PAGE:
To quantitatively evaluate the effect of a pump-induced loss on the output laser performance, we measured the threshold pump power and laser slope efficiencies for pump wavelengths of 451, 478, and 520 nm with three different laser crystals and estimated the intracavity losses. The intracavity losses were determined by Findlay–Clay analysis  or the analysis scheme reported by Caird et al. . However, these analysis schemes can treat only a static residual intracavity loss, not a pump-induced loss. The amount of pump-induced loss depends on the excited state population, which is clamped at the population corresponding to the cavity threshold during lasing and on the pumping power. For the Findlay–Clay analysis, we estimated the threshold pump powers for various output couplers, whereas for Caird analysis, we measured the slope efficiencies for various output couplers. At higher output coupling (lower output mirror reflectivity ), the threshold power increases, leading to higher excited state populations. Therefore, the pump-induced loss may be slightly larger at higher output coupling.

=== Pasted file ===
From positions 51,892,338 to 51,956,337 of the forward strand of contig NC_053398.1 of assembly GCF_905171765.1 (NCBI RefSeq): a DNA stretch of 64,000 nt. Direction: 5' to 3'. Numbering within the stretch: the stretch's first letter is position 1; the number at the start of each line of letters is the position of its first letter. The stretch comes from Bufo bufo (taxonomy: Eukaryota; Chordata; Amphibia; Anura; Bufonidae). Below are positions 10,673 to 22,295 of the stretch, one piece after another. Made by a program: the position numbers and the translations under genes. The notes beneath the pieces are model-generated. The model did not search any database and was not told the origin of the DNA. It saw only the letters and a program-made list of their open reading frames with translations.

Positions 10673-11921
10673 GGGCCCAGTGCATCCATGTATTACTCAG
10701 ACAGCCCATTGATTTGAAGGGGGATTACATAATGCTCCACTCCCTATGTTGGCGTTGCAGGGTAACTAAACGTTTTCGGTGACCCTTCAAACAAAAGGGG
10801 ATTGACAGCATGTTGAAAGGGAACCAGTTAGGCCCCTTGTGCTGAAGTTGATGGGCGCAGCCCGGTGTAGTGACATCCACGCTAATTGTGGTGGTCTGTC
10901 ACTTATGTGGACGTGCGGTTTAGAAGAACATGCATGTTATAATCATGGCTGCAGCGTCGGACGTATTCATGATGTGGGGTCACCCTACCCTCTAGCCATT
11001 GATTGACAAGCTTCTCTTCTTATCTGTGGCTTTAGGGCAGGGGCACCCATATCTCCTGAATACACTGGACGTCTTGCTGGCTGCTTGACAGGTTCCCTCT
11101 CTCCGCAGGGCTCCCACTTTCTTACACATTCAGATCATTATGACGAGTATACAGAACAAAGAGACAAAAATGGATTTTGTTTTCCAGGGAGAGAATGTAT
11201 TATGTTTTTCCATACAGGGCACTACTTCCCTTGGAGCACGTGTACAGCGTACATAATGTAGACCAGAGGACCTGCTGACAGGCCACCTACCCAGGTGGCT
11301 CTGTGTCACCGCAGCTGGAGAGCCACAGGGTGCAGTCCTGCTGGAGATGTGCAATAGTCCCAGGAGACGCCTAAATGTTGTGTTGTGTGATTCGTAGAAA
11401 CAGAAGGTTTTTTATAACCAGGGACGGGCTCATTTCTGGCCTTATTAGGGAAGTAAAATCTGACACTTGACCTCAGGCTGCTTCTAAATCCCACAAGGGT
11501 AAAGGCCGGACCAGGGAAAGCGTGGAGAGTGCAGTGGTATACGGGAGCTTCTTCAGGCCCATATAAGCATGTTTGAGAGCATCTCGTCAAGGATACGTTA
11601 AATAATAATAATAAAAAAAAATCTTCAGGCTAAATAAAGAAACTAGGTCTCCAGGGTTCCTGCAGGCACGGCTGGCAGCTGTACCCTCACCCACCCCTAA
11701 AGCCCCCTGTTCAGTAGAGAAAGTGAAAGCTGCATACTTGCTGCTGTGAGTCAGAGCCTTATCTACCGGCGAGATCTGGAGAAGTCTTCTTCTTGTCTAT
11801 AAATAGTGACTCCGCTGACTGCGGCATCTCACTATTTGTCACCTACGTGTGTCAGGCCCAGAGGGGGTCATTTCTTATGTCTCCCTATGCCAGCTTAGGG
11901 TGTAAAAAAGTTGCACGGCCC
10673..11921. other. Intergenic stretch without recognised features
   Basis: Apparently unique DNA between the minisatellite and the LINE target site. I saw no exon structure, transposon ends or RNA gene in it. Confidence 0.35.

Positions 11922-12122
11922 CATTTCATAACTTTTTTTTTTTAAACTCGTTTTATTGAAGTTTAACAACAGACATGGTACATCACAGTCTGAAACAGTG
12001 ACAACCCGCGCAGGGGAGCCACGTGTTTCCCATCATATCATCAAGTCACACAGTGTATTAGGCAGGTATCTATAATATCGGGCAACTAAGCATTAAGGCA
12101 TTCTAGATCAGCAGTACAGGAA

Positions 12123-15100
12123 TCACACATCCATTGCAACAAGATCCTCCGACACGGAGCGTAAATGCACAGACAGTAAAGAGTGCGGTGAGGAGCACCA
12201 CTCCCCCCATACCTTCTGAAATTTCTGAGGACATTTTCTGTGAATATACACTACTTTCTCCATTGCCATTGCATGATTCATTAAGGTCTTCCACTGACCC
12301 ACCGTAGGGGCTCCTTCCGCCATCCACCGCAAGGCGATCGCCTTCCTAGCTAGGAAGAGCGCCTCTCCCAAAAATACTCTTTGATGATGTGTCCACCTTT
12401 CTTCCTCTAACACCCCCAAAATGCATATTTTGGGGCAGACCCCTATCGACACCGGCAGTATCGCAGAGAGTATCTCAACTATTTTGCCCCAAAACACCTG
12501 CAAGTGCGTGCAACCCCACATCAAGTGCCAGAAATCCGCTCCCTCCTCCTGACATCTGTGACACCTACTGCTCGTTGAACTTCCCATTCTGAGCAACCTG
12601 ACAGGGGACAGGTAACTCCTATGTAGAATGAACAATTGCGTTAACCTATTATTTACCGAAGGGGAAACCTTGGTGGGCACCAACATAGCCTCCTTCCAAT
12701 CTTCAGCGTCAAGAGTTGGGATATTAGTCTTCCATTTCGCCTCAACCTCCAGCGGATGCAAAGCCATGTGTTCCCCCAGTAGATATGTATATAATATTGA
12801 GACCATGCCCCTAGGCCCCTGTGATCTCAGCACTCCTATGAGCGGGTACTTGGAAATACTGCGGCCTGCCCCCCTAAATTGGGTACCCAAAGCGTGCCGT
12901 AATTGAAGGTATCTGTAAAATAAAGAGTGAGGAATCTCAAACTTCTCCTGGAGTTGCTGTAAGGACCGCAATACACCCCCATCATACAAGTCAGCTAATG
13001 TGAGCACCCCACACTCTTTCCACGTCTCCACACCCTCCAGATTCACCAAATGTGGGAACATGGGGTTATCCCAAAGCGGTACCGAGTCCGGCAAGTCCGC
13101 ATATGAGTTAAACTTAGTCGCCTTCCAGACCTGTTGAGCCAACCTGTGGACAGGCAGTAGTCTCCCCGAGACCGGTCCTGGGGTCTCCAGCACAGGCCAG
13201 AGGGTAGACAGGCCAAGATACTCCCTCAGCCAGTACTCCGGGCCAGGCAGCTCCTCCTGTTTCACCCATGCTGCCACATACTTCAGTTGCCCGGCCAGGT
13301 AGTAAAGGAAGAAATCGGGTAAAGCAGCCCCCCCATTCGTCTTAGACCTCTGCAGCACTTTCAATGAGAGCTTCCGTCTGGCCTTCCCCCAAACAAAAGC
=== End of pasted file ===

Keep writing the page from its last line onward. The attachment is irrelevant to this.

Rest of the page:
We analyzed the laser performance with three laser crystals grown by the different manufacturers: Crystal A (GT Advanced Tech.), B (Castech Inc.), and C (Roditi Int.). The nominal doping concentration was 0.25 wt. % for all the crystals. The crystal length was 2.5 mm for Crystals A and B, while Crystal C was 4-mm long. We used a pumping optics as shown in Fig. 7, where two 520-nm LDs and two 478-nm LDs whose output power was 1 W were used. The pumping lasers were collimated by aspheric lenses and spread in the slow axis direction by a pair of cylindrical lenses and a Ti:sapphire crystal pumped from both sides. At 451-nm pumping, a single 3.5-W LD was used only from a single side of the cavity. The numerically calculated mode matching efficiencies for Crystals A and B were for 520- and 478-nm pumping, and for 451-nm pumping, respectively. For 4-mm-long Crystal C, the mode matching efficiencies were for 520- and 478-nm pumping, and for 451-nm pumping, respectively.